C. difficile is acquired via the fecal-oral route by ingestion of acid-resistant spores. Therefore, maintenance of appropriate hand-hygiene by healthcare workers by washing hands with soap and water to remove spores and isolation of patients with acute diarrhea can limit spread in the hospital. [22] A hospital in India introduced control measures including disinfection of surfaces, rapid detection of C. difficile by toxin assays, isolation of patients, controls on prescription of antibiotics, and education of staff members. The incidence of CDI (initially 15% among cases of nosocomial diarrhea) was reduced by 50% while the number of tests requested increased as health workers became more aware of CDI. [28]


  Conclusion Top


The dramatic changes in the epidemiology of CDI during recent years, with increase in its incidence and severity in several countries, have made CDI a global public health challenge. Various studies mentioned above show a prevalence rate between 11-22%. Lower prevalence rate revealed from our study (6.7%) makes it imperative to maintain a strict surveillance in our patients to ensure opportune detection and treatment. Prevalence of C. difficile diarrhea more in patients on long-term antibiotics, gastric acid suppression drugs, and with underlying comorbidities makes it important to identify such patients acquiring diarrhea on prolonged stay in hospital and screening them for CDI. Reduction in inappropriate use of gastric acid suppression drugs and antibiotics in patients may not only prove beneficial in reducing the risk of CDAD but also significantly decrease patient morbidity and healthcare costs. Since many antibiotics like clindamycin, amoxicillin, ampicillin, cephalosporins, and quinolones can cause CDI, all antibiotics should be used prudently in sense with the hospital antibiotic stewardship program. There should be a reduction in inappropriate use of gastric acid suppression drugs. Because C. difficile spreads via hands from person to person, so desirable level of practices should be followed like thorough cleaning, contact precautions, and hand washing. Probiotics, which help restore a healthy balance to the intestinal tract, when used in conjunction with antibiotics, might help prevent recurrent CDI. So, this can be concluded from our study that "suspect, inspect, treat and prevent" are the key points that one should remember.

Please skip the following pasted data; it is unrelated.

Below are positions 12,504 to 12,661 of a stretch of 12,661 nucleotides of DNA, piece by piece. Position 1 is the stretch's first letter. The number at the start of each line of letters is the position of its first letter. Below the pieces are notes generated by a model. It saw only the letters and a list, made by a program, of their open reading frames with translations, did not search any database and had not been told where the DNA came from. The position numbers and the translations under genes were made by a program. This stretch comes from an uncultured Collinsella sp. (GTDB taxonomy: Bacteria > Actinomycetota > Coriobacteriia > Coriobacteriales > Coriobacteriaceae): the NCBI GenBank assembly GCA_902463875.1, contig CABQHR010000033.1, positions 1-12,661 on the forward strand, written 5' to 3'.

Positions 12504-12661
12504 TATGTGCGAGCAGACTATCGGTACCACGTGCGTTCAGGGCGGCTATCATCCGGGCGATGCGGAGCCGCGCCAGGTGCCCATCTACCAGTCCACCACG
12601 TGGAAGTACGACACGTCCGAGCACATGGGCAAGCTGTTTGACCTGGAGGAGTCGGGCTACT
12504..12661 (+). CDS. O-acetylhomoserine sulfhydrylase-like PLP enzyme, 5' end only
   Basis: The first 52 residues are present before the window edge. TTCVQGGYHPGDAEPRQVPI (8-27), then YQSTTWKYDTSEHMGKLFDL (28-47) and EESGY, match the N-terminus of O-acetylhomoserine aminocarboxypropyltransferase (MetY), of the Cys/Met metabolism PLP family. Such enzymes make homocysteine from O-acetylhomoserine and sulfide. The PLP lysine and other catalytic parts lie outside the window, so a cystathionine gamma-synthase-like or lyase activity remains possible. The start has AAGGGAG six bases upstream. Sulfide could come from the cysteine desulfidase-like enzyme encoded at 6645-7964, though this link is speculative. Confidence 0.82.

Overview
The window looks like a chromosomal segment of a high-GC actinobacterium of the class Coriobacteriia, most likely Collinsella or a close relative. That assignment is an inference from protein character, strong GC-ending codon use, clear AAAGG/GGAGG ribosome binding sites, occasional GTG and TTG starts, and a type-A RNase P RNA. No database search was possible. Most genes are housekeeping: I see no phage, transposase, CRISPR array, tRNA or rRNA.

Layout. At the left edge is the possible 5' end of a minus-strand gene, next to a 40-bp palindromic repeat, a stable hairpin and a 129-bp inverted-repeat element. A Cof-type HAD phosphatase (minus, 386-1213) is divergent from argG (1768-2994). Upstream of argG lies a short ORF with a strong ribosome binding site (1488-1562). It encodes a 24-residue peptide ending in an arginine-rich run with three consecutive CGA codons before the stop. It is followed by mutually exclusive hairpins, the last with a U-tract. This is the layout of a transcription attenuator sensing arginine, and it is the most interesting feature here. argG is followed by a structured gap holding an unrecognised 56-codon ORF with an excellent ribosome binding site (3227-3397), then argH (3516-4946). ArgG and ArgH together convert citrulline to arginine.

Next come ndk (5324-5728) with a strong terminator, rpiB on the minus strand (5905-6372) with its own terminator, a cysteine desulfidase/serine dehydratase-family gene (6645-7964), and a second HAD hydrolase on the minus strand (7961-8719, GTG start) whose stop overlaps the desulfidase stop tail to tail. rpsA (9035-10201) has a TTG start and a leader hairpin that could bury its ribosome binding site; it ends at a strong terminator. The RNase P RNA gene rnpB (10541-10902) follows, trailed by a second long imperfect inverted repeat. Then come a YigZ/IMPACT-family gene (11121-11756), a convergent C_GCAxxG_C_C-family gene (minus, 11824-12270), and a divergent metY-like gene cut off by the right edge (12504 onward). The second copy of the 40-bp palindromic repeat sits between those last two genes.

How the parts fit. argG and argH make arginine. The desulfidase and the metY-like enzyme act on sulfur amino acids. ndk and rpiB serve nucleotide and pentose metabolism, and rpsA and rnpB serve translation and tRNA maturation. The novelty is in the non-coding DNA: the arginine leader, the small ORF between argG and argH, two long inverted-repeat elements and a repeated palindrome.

References Top

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  In this article
Abstract
Introduction
Aim and Objectives
Subjects and Methods
Results
Discussion
Conclusion
References